Bermuda grass uses an aggressive system of overground runners and underground rhizomes to spread and establish itself. This sturdy and vibrant growth habit makes it an ideal grass in less than ideal soil conditions or when establishing a lawn on a budget. It also makes it difficult to control its spread without regular maintenance. As most herbicides strong enough to control Bermuda grass will wreak havoc on your flower bed soil, manual removal and physical barriers are your best bet.
Rip up the invading Bermuda grass runners heading into the flower bed by hand. Gather the thickened plants pulling them up and towards the direction they are growing from. This will remove the bulk of the runner and rhizome. that is heading into your flower bed. Do this with gloved hands and have no fear of being aggressive.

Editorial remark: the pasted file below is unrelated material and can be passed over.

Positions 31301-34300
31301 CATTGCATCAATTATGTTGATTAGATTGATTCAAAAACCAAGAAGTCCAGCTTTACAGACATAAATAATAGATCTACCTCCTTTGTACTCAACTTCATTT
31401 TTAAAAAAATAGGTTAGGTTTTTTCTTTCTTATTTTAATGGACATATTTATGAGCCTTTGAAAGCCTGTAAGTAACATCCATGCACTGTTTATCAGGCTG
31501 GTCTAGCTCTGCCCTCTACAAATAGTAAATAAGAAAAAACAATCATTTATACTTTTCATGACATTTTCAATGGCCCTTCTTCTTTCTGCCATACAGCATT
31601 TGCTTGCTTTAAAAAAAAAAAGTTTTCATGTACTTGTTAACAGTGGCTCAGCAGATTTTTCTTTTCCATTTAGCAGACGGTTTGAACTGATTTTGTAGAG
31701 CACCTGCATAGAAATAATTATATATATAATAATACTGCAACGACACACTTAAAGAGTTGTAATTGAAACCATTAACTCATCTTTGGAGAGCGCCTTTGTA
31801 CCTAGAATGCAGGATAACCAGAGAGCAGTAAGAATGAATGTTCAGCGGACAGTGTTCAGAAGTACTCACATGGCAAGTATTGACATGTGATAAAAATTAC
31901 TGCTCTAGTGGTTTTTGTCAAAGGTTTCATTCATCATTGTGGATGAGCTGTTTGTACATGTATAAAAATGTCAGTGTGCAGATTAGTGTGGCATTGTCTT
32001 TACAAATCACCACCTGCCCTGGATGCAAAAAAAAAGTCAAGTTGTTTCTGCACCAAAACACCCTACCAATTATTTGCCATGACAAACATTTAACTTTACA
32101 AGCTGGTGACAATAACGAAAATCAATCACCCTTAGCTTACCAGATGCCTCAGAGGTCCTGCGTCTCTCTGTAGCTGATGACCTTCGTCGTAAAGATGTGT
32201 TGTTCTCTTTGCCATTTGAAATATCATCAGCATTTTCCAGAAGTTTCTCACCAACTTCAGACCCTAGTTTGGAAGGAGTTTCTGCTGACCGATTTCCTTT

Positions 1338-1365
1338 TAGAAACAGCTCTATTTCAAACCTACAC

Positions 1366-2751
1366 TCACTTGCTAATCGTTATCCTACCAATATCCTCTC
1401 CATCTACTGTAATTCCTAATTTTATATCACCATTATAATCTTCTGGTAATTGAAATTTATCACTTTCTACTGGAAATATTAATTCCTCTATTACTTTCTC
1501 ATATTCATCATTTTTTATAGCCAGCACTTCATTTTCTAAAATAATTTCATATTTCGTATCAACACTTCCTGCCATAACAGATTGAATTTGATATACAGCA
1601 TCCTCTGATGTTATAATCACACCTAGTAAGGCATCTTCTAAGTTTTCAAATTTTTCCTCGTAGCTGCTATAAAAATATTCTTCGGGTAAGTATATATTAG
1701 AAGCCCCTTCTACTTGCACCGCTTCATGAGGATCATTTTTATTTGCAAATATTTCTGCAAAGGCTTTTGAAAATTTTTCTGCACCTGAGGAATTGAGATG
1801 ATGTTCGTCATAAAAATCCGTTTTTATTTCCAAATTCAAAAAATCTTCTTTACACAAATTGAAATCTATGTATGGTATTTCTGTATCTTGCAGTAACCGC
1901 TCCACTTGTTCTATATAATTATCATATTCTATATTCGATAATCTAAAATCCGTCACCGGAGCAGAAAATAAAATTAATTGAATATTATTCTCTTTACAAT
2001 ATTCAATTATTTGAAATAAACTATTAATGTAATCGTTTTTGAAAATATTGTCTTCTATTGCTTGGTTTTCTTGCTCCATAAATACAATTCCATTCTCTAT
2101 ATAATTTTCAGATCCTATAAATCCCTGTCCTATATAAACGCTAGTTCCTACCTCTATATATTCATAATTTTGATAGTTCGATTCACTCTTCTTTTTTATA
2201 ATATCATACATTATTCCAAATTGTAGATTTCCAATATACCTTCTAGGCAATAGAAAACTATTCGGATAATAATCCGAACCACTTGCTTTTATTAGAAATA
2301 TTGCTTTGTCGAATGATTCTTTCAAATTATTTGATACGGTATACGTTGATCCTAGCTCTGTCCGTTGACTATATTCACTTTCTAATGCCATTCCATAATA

Weed the flower bed regularly and never go so long between weedings that the propeller shaped seed heads develop on the Bermuda grass as this will exacerbate the problem.
Run an edging tool between the lawn edge and your flower bed once a week or every other week to keep a well defined diving line and small gully between the two planting areas. Whether you use a manual, gas or electric powered edger just use it regularly to prevent an invasion from occurring.
Install permanent garden edging as a physical barrier between the flower bed and lawn. Choose solid stone, concrete, wood, metal or plastic material as for best effect. Remove all Bermuda grass on the edging line and dig a small trench for wider stone edging or simply pound thin gauge edging into the soil with a mallet.